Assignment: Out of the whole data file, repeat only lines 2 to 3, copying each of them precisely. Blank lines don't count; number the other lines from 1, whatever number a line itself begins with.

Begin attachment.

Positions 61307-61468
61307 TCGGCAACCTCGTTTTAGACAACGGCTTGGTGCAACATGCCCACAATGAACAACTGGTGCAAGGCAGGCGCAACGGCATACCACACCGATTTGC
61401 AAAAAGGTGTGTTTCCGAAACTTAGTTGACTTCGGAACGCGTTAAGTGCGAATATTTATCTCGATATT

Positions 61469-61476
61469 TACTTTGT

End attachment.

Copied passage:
61307 TCGGCAACCTCGTTTTAGACAACGGCTTGGTGCAACATGCCCACAATGAACAACTGGTGCAAGGCAGGCGCAACGGCATACCACACCGATTTGC
61401 AAAAAGGTGTGTTTCCGAAACTTAGTTGACTTCGGAACGCGTTAAGTGCGAATATTTATCTCGATATT